On the other end, you can make all these really fun things that are still incentives but may be more complicated. For a special needs carnival that happened on the 7th, I set up a huge blanket fort, but inside of it it’s made out of PVC pipes that were wrapped with aluminum tape, so there’s sort of a conductive base to it. So any kid who can crawl into this thing had an interactive, sensory experience where there were different colored tubes, black lights, glow in the dark bugs, and will be allowed to make different sounds and lights and potentially play a video and chimes and whatever else. Which is just fun! We already have those types of experience in some of these spectrum classrooms where there will be sensory booths for the kids and some of that equipment is really expensive. So if we can not only lower the cost of that equipment but also provide a customized experience, it’s going to be more effective for everyone.
Sam: One of the things I’m hearing from you, and seems to be just a general thesis of how you work, is not using technology just to remove barriers to language or academics, but also to remove barriers just to childhood fun. And that’s not a way we think about it as professionals. We’re supposed to be thinking about what’s on the IEP instead of how can we make this child have the access to a typical childhood experience beyond just the classroom.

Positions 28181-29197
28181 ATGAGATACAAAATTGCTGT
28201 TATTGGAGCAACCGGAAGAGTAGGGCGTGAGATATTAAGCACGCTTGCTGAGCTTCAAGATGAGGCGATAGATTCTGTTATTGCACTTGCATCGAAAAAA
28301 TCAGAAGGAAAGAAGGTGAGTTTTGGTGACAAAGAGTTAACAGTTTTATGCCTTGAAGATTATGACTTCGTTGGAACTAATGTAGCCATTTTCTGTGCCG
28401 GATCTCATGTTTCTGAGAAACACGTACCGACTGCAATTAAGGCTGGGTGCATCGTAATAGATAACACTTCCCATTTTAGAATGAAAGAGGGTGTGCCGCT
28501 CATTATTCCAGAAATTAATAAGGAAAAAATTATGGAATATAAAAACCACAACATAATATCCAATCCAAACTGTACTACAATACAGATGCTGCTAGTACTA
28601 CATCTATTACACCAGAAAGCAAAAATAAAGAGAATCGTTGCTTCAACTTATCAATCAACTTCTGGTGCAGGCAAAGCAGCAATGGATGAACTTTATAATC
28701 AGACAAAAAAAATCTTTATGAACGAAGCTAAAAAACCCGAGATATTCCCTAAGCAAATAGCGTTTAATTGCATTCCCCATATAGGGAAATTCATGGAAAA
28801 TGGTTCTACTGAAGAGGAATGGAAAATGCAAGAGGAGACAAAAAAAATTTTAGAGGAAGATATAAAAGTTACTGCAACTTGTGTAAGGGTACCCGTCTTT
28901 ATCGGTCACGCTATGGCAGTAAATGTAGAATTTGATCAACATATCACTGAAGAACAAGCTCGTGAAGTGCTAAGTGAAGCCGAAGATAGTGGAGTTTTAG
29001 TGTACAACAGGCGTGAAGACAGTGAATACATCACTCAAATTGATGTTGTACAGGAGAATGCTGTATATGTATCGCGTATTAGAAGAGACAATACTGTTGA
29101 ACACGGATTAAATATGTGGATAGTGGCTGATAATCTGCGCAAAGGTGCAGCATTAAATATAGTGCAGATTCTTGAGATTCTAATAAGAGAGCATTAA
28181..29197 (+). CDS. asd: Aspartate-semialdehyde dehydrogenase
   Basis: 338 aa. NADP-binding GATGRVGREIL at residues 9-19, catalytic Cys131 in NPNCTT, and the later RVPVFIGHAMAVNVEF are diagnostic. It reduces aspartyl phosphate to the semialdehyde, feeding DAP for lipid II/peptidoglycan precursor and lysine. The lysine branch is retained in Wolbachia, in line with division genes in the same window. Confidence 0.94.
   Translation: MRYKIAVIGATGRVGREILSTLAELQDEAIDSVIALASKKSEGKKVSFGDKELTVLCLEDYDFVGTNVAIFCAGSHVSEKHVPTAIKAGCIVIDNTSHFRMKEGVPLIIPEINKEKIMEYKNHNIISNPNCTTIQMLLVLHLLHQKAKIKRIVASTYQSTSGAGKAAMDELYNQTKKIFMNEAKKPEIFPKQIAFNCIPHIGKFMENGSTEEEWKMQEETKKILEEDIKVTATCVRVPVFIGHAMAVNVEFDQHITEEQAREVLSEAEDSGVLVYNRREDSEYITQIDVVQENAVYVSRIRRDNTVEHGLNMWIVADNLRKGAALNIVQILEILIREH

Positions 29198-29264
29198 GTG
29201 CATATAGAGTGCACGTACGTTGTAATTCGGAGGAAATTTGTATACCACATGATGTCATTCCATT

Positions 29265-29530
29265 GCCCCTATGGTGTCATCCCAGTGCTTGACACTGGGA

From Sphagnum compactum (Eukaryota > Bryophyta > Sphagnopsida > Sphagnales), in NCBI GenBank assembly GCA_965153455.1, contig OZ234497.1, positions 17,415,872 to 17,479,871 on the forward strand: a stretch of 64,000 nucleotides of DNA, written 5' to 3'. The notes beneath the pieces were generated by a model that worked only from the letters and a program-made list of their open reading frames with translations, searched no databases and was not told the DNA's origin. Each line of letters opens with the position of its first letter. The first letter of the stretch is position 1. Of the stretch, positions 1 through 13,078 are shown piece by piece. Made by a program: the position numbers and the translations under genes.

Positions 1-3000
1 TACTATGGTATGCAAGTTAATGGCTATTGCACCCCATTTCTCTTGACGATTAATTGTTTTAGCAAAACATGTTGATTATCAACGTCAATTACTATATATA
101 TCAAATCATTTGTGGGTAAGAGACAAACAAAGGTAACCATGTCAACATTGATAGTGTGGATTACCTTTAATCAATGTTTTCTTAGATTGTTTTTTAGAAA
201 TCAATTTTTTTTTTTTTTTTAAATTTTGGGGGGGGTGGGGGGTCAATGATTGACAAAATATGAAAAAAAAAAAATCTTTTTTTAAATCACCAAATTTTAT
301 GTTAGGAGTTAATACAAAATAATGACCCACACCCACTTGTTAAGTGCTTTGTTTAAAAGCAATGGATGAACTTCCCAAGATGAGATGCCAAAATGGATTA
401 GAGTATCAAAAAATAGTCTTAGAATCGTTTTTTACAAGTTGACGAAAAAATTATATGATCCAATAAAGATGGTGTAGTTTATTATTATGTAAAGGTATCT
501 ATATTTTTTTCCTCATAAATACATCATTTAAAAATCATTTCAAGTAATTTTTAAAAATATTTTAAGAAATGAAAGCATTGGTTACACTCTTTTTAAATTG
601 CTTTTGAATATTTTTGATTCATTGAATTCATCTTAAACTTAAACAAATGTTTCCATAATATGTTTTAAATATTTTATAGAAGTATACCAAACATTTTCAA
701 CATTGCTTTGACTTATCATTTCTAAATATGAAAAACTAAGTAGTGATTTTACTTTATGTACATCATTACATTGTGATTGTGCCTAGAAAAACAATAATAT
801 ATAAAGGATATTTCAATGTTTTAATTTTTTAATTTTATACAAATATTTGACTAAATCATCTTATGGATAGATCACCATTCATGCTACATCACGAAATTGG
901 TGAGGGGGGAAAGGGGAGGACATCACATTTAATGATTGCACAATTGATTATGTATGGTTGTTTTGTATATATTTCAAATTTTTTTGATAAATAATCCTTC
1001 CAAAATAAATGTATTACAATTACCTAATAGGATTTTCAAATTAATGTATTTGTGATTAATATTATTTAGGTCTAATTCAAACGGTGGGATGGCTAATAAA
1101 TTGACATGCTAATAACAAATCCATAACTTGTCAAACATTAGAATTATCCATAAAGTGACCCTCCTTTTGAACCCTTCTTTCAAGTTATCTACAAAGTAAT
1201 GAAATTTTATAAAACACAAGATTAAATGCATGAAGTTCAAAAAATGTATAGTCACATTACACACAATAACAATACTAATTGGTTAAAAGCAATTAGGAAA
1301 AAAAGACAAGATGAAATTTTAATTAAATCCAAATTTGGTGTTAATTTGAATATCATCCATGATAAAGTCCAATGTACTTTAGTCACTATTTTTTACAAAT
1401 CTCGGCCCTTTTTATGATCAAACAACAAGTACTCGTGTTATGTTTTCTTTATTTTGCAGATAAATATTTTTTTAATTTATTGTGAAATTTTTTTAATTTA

Lucas: You know, absolutely. I work in a school district and even when I have to write my goals around Common Core Standards, which is fine, there’s a lot great thing there that we really should harness and use for academics, but it really doesn’t access this whole other piece. It’s the play, the context of being at home, it’s the sort of social interactive and effective element of learning that I know constitutes a heck of a lot more of my identity than, you know, whether or not I can do trigonometry.